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Technical Paper

Development of Greenhouse Gas Emissions Model for 2014-2017 Heavy- and Medium-Duty Vehicle Compliance

2011-09-13
2011-01-2188
Of all existing modes of transportation, onroad motor vehicles are the largest contributor to greenhouse gas emissions and fuel usage. The Environmental Protection Agency and the National Highway Traffic Safety Administration finalized regulations in April 2010 to reduce greenhouse gas emissions and improve fuel economy for 2012-2016 model year light-duty vehicles. In November 2010, both agencies jointly proposed the first ever greenhouse gas standards for medium- and heavy-duty trucks which are expected to take effect for model years starting in 2014. Vehicles of light-duty families are subject to mandatory testing for certification and compliance. Unlike the light-duty sector where a vast majority of vehicles are mass produced for generally similar purposes, medium- and heavy-duty vehicles are commonly custom-made.
Technical Paper

Development of Virtual Fuel Economy Trend Evaluation Process

2019-04-02
2019-01-0510
With the advancement of the autonomous vehicle development, the different possibilities of improving fuel economy have increased significantly by changing the driver or powertrain response under different traffic conditions. Development of new fuel-efficient driving strategies requires extensive experiments and simulations in traffic. In this paper, a fuel efficiency simulator environment with existing simulator software such as Simulink, Vissim, Sumo, and CarSim is developed in order to reduce the overall effort required for developing new fuel-efficient algorithms. The simulation environment is created by combining a mid-sized sedan MATLAB-Simulink powertrain model with a realistic microscopic traffic simulation program. To simulate the traffic realistically, real roads from urban and highway sections are modeled in the simulator with different traffic densities.
Technical Paper

Development of Adaptive Powertrain Control Utilizing ADAS and GPS

2019-04-02
2019-01-0883
This paper introduces the advancement of Engine Idle Stop-and-Go (ISG, also known as Auto Engine Stop-Start) and Neutral Coasting Control (NCC) with utilizing Advanced Driver Assistance System (ADAS) and GPS. The ISG and the In-Neutral Coasting (also known as Sailing or Gliding) have been widely implemented in recent vehicles for improving their fuel economy. However, many drivers find them somewhat disturbing because they basically change behaviors of their cars from what they used to. This annoyance discourages usages of those functions and eventually undermines their benefit of fuel saving. In order to mitigate the problem, new ISG and NCC algorithms are proposed. As opposed to the conventional logics that rely only on driver’s pedal action, the new algorithms determine whether or not to enable those functions for the given driving condition, based on the traffic information obtained using ADAS sensors and the location data from GPS and navigation map.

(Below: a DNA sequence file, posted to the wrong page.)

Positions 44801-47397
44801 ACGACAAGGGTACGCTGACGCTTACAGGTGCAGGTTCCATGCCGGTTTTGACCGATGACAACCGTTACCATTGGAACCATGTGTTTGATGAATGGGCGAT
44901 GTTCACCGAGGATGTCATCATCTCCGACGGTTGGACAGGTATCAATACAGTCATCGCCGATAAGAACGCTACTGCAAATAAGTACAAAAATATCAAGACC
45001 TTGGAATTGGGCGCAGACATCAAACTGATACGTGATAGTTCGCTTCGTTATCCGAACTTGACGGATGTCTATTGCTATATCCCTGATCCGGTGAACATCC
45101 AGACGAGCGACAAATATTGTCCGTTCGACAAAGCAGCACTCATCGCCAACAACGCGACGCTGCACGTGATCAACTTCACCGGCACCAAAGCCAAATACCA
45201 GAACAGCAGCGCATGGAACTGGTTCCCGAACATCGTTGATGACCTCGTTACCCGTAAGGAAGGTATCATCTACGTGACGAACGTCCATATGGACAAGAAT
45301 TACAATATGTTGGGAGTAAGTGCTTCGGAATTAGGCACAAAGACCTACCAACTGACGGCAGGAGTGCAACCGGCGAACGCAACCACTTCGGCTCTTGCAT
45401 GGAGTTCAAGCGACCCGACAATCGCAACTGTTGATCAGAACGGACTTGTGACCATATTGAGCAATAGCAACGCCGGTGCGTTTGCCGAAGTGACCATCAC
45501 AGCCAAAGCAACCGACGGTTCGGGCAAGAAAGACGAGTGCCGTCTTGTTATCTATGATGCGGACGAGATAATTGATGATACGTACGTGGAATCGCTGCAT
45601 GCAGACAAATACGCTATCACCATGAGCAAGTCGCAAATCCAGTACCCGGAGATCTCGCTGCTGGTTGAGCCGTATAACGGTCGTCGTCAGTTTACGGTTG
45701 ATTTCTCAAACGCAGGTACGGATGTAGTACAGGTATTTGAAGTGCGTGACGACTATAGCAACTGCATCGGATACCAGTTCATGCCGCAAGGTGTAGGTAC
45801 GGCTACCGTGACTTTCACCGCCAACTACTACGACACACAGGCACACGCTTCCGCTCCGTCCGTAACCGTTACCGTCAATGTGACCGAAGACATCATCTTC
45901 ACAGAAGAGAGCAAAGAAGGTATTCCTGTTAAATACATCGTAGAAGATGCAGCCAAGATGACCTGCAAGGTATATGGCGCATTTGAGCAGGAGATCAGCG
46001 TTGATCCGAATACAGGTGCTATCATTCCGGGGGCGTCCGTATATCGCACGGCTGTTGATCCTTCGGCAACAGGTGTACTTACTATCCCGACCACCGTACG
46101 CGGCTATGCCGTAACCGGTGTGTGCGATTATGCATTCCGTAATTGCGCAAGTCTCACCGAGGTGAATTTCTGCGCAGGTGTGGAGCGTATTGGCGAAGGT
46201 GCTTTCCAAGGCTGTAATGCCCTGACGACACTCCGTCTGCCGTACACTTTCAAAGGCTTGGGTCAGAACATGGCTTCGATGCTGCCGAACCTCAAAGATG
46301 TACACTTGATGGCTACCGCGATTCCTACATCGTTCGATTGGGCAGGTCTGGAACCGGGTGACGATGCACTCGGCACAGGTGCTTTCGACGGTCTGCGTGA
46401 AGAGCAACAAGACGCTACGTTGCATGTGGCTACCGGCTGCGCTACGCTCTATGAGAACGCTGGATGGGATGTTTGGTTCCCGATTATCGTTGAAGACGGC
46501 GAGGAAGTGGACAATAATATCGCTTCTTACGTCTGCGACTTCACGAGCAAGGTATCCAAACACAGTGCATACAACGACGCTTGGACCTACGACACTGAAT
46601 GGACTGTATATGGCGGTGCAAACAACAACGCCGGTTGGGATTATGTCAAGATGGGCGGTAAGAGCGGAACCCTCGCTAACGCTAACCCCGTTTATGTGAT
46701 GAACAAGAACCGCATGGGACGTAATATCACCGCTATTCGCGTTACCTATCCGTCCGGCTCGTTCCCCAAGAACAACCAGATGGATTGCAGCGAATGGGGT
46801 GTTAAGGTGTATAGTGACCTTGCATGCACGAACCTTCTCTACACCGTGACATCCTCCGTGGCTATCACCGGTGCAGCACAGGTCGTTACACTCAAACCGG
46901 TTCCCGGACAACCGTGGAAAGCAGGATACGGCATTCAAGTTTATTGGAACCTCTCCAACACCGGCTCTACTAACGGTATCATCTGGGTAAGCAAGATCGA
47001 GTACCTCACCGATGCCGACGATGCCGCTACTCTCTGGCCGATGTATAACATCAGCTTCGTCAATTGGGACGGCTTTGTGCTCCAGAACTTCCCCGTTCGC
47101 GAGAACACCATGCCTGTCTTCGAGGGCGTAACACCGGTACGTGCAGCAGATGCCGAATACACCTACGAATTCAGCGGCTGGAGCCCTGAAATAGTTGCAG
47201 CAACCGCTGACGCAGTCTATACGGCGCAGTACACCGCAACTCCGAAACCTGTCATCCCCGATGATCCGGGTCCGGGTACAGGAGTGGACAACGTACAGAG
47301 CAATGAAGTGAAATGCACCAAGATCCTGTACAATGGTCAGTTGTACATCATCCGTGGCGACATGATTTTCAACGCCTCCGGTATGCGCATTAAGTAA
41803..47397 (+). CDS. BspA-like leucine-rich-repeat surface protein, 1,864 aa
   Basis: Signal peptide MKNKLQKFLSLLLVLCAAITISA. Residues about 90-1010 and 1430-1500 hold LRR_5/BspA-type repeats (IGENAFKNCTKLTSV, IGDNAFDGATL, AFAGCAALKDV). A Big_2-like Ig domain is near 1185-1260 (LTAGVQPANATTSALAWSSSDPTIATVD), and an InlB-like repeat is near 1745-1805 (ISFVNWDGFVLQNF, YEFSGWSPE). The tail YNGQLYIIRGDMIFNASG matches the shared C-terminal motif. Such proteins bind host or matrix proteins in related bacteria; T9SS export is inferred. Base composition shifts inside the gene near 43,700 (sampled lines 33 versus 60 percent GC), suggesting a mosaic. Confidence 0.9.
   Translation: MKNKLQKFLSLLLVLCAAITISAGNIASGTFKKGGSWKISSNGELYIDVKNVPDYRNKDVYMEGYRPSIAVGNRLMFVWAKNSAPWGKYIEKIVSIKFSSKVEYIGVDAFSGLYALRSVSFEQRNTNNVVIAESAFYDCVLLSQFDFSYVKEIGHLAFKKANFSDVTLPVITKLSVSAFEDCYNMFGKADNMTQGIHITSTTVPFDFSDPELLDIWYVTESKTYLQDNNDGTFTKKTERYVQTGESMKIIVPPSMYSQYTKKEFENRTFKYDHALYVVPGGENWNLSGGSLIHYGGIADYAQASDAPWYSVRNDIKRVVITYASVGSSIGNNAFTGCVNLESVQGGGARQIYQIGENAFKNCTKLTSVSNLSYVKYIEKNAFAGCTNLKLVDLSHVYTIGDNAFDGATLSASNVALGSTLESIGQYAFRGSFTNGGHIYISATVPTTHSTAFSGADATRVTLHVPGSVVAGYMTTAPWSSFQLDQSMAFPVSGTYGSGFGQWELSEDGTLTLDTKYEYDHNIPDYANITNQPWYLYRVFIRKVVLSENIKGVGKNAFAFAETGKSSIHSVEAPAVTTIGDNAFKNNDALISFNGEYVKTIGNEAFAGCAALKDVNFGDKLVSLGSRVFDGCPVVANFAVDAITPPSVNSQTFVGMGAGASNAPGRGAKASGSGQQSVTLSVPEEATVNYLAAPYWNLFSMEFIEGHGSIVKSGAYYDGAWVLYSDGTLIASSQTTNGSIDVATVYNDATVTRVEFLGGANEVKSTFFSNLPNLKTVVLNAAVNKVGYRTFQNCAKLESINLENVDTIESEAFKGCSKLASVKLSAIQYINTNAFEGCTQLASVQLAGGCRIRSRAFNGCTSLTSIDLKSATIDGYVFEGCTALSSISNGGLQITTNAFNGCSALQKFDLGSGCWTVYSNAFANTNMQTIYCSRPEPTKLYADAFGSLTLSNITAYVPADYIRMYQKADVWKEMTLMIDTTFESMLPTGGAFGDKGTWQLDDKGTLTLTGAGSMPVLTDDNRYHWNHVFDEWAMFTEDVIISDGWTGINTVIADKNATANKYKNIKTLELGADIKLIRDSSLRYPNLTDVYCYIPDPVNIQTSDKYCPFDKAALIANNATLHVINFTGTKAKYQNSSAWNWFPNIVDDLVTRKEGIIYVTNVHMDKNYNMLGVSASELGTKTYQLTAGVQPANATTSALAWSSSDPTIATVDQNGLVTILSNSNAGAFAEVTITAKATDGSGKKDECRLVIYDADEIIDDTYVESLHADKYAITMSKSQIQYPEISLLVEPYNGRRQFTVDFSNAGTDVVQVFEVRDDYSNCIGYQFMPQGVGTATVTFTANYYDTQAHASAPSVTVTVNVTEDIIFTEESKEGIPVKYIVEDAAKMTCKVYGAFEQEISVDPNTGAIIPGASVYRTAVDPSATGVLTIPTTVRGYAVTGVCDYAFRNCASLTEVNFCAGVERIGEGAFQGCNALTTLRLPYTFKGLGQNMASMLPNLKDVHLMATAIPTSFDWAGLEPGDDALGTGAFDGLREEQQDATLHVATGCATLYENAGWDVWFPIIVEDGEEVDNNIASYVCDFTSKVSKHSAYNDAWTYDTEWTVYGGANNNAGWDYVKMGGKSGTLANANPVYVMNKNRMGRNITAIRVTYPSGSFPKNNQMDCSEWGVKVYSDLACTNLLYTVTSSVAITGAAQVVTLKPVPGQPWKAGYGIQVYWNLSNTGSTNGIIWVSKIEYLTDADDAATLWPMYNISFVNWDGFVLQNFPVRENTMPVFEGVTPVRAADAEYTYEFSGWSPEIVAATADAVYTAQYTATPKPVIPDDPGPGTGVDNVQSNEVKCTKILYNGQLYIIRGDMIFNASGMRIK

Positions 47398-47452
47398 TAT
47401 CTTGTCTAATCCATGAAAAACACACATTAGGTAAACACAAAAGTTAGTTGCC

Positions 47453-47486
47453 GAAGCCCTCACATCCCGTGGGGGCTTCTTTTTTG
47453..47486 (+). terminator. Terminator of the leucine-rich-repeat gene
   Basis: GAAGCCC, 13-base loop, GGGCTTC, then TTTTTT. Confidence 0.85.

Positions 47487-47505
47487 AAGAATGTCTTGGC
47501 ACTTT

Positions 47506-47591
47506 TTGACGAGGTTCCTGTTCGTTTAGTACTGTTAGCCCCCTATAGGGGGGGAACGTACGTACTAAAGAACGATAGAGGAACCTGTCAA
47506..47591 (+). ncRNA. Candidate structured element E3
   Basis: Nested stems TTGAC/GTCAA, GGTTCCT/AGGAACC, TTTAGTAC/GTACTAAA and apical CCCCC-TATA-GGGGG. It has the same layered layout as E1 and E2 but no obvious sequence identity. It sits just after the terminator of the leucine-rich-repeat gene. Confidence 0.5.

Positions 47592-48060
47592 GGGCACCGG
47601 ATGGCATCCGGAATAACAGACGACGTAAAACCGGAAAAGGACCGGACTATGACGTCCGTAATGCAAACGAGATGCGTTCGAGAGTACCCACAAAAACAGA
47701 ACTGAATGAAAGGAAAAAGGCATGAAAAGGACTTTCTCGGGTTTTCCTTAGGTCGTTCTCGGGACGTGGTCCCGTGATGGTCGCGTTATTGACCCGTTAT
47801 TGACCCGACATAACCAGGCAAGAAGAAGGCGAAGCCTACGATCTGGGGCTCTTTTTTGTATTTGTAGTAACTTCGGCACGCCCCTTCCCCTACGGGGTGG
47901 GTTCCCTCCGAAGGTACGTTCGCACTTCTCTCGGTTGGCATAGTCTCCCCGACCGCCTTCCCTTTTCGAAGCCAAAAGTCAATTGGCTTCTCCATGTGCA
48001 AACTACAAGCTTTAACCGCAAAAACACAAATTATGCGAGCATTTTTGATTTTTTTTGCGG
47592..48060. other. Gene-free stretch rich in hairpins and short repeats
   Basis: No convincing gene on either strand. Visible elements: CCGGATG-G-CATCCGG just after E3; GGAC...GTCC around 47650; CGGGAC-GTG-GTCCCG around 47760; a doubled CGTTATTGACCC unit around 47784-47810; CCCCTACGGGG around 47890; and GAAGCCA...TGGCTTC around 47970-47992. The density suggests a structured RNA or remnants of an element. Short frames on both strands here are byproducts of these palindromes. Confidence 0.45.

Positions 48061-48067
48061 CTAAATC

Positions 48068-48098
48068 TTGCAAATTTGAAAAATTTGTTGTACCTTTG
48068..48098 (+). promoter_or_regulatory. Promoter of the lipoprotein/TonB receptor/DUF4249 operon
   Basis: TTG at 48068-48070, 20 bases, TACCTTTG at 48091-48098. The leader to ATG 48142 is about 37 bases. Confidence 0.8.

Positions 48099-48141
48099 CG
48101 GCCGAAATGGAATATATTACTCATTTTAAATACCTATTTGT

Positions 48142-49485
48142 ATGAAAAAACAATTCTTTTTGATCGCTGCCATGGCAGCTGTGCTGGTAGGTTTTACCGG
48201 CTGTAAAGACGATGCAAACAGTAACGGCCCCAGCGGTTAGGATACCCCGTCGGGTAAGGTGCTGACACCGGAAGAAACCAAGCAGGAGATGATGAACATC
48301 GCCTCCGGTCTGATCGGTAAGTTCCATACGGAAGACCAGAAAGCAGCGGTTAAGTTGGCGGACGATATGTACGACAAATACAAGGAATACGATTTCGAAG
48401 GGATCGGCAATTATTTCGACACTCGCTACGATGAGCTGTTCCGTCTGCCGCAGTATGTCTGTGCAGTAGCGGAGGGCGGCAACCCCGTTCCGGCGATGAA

Technical Paper

Model-Based Fault Diagnosis of Spark-Ignition Direct-Injection Engine Using Nonlinear Estimations

2005-04-11
2005-01-0071
In this paper, the detection and isolation of actuator faults (both measured and commanded) occurring in the engine breathing and the fueling systems of a spark-ignition direct-injection (SIDI) engine are described. The breathing system in an SIDI engine usually consists of a fresh air induction path via an electronically controlled throttle (ECT) and an exhaust gas recirculation (EGR) path via an EGR valve. They are dynamically coupled through the intake manifold to form a gas mixture, which eventually enters the engine cylinders for a subsequent combustion process. Meanwhile, the fueling system is equipped with a high-pressure common-rail injection for a precise control of the fuel quantity directly injected into the engine cylinders. Since the coupled system is highly nonlinear in nature, the fault diagnosis will be performed by generating residuals based on multiple nonlinear observers.
Technical Paper

HIL Development and Validation of Lithium-Ion Battery Packs

2014-04-01
2014-01-1863
A Battery Test Facility (BTF) has been constructed at United States Environmental Protection Agency (EPA) to test various automotive battery packs for HEV, PHEV, and EV vehicles. Battery pack tests were performed in the BTF using a battery cycler, testing controllers, battery pack cooler, and a temperature controlled chamber. For e-machine testing and HEV power pack component testing, a variety of different battery packs are needed to power these devices to simulate in-vehicle conditions. For in-house e-machine testing and development, it is cost prohibitive to purchase a variety of battery packs, and also very time-consuming to interpret the battery management systems, CAN signals, and other interfaces for different vehicle manufacturers.
Technical Paper

Model-Based Fuel Economy Technology Assessment

2017-03-28
2017-01-0532
Many leading companies in the automotive industry have been putting tremendous amount of efforts into developing new designs and technologies to make their products more energy efficient. It is straightforward to evaluate the fuel economy benefit of an individual technology in specific systems and components. However, when multiple technologies are combined and integrated into a whole vehicle, estimating the impact without building and testing an actual vehicle becomes very complex, because the efficiency gains from individual components do not simply add up. In an early concept phase, a projection of fuel efficiency benefits from new technologies will be extremely useful; but in many cases, the outlook has to rely on engineer’s insight since it is impractical to run tests for all possible technology combinations.